Personally, as I played through the first time, I found myself trying to keep track of things I could do differently next time, and I really did want to see the different ways it can play out. The game also keeps track of your decisions so you can look back at what ones matter and can take different paths.
One of the conversations in the game asks for your thoughts on what you’d do with the power to change human behaviour. Up until this point the game rarely pulled its punches, but this conversation was the point it was quick to. Knowing what you want to pick and knowing what you should pick aren’t the same thing, and even though it’s just picking an option in a game it sticks with you after you’ve turned it off.
Some aspects of the game will hit closer to home than others. Some will even be confronting or impact you personally. For myself I have dealt with depression and anxiety for as long as I can remember. When the game pokes and prods you to decide if people should be allowed to be depressed or if there was an option to soften it or remove it, it is a genuinely difficult scenario to give an answer for and can really hit home. It can quickly turn into a deep rabbit hole as the game discusses free will, human emotions, transhumanism and ethical dilemmas.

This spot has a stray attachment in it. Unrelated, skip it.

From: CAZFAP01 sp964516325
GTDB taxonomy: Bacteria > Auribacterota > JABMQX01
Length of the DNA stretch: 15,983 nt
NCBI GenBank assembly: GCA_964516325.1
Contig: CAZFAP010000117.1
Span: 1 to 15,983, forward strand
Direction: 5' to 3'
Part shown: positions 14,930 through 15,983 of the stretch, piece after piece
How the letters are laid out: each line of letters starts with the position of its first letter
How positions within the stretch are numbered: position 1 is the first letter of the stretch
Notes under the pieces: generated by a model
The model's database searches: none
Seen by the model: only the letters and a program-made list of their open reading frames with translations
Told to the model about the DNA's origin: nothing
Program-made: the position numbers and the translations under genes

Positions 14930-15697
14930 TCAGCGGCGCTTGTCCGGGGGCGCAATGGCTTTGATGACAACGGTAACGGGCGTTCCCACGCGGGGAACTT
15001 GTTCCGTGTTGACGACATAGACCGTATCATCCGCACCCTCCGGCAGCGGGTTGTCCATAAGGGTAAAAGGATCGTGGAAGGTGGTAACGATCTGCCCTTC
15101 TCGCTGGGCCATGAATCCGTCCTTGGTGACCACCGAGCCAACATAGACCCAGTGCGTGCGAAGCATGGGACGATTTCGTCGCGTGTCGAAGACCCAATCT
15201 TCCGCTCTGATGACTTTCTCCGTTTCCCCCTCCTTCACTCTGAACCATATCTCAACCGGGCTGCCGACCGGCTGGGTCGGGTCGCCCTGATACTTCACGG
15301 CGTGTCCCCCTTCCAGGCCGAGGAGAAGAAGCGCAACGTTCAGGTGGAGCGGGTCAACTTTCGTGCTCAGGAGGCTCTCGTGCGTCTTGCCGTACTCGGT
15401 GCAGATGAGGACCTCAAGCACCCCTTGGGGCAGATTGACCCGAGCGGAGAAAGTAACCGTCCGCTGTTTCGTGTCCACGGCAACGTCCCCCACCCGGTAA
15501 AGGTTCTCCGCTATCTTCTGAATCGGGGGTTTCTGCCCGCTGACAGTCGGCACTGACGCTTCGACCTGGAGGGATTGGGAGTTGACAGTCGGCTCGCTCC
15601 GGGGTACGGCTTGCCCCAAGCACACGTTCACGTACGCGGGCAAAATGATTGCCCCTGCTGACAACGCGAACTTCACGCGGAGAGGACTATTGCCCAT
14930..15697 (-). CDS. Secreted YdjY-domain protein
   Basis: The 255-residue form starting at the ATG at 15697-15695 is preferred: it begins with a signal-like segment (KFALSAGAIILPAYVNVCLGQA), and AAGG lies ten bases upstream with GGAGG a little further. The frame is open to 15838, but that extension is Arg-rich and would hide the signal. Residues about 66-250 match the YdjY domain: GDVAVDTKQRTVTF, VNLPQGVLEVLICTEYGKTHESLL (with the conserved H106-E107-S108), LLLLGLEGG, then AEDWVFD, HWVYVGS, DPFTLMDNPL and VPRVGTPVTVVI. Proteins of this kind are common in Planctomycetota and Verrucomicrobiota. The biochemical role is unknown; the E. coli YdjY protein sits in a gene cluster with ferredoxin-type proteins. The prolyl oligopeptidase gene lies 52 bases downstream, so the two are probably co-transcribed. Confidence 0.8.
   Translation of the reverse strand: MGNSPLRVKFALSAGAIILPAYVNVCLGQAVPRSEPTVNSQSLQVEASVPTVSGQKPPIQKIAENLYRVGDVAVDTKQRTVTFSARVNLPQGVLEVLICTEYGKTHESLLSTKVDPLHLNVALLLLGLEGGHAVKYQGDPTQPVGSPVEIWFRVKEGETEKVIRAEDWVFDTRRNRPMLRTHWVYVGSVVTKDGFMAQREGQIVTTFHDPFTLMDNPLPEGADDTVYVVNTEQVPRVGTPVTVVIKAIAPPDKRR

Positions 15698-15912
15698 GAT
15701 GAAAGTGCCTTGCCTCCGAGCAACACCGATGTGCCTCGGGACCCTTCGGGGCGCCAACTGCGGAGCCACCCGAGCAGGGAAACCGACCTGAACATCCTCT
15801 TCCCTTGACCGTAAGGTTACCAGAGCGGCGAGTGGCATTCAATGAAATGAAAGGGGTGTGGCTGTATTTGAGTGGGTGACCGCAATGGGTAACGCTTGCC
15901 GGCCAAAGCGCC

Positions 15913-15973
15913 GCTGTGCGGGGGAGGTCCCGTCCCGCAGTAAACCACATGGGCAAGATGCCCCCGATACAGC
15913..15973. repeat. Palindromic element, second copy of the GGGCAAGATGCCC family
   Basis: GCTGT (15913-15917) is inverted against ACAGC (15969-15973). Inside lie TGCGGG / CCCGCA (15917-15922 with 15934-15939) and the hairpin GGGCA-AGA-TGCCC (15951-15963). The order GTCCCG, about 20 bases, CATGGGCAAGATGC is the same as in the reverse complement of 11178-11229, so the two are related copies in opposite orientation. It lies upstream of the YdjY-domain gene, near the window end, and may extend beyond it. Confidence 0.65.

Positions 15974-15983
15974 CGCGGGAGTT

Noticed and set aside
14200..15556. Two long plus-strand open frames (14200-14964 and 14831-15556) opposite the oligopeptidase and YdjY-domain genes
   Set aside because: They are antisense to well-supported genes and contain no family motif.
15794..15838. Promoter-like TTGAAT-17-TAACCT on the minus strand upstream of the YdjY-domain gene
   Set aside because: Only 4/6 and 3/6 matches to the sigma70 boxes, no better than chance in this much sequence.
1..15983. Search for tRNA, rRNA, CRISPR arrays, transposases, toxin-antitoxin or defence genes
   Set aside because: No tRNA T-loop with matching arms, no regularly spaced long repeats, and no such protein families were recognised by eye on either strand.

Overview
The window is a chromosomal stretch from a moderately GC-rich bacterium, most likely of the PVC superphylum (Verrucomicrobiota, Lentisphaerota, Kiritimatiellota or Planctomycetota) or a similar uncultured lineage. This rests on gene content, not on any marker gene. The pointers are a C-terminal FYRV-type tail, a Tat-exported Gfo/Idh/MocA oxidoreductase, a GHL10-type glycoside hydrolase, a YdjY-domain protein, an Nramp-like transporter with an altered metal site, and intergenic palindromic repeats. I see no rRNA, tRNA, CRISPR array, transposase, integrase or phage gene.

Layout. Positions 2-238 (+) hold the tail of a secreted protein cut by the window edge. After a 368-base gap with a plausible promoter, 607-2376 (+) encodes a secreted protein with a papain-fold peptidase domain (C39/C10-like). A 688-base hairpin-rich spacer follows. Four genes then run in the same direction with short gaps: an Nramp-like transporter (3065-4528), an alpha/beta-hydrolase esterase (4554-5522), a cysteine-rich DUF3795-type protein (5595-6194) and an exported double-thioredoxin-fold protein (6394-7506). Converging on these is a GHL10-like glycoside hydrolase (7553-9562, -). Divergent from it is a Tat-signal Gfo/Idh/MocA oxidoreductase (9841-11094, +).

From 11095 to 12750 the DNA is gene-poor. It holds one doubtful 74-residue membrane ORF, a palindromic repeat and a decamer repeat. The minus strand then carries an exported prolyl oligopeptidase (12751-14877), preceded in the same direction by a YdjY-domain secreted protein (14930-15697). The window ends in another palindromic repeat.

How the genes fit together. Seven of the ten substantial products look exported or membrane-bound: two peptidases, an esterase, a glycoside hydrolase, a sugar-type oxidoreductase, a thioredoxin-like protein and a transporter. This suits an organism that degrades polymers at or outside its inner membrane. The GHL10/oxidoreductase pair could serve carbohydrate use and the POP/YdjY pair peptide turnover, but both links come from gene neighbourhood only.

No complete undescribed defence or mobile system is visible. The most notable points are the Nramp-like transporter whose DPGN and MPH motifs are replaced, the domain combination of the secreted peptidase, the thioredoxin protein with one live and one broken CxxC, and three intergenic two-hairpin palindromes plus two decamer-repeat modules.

What struck me was how well crafted all the threads are. Whether you felt you did well, just scraped by or blew it in a conversation, the story goes on. As it goes your decisions ripple out and the payoff might not show up for some time.